Looking the other way? Selective media exposure and the electoral punishment of corruption

From December 2019 to December 2020 Funding institution: “la Caixa” Foundation (Call for experimental research projects in the social sciences)

Team: Macarena Ares, Sofia Breitenstein, Enrique Hernández

Our project studies corruption voting by randomizing informational treatments about corruption, while also explicitly allowing some respondents to opt-in and out of these treatments. Introducing self-selection increases the realism of the experiment and allows us to address selective media exposure as an explanation for why corruption is not electorally punished.

Political corruption has multiple undesirable consequences for societies. Citizens are, therefore, expected to punish corrupt politicians at the polls. In line with this presumption, lab and survey experiments consistently show that citizens are less likely to vote for candidates that engage in corruption. However, at the same time, observational studies conducted in Spain and elsewhere conclude that corrupt politicians are frequently re-elected and just mildly punished by voters. This project aims to unravel this paradox by generating new evidence that helps us understand: why are corrupt politicians not strongly punished in elections?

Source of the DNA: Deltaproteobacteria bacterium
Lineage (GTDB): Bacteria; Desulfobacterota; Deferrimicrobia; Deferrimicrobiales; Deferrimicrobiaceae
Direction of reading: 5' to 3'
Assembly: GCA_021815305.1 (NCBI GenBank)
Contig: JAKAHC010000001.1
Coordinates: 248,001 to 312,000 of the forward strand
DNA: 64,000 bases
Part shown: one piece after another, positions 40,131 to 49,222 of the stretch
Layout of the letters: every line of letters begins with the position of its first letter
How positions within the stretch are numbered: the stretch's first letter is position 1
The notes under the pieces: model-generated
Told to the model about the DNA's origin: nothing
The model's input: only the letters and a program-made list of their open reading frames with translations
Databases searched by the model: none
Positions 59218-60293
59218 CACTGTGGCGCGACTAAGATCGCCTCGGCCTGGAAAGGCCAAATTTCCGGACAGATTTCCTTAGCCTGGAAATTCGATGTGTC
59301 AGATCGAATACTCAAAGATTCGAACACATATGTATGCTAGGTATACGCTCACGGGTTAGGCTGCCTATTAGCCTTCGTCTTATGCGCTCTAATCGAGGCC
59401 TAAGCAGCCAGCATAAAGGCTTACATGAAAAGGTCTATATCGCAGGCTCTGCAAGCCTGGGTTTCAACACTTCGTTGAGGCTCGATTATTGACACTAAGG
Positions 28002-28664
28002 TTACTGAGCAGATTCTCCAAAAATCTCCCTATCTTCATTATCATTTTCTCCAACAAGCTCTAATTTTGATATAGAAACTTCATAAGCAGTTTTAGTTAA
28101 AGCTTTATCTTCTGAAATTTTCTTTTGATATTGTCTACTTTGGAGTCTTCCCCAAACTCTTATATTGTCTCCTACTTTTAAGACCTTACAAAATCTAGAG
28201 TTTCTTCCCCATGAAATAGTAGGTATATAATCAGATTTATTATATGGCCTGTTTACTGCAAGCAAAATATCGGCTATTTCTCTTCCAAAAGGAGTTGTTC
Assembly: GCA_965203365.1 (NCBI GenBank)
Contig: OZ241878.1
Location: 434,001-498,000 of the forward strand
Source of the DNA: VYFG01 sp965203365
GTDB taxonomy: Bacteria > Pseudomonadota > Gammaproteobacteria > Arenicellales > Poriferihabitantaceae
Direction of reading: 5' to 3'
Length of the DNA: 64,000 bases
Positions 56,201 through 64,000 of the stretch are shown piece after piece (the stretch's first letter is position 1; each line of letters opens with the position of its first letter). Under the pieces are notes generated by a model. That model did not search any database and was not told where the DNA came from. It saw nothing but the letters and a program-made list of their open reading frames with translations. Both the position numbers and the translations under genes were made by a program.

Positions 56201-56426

Information acquisition is a prerequisite for the electoral punishment of corruption. If citizens are not exposed to information about corruption they cannot hold politicians accountable. However, pre-existing political attitudes (like one’s partisanship) affect whether and how individuals access and process political information. Studies have shown that engaged partisans self-select information that supports their preexisting beliefs. Therefore, an experimental design that randomly informs participants about corruption and disregards the fact that citizens tend to self-select information is highly unrealistic, might mask substantive heterogeneity in treatment effects, and might lead to an overestimation of the electoral consequences of information about corruption. Unlike previous studies, this project implements a novel Patient Preference Trial (PPT) experimental design that allows us to address the following research question: how does information about politicians’ engagement in corruption affect the likelihood of voting for corrupt politicians when accounting for information self-selection?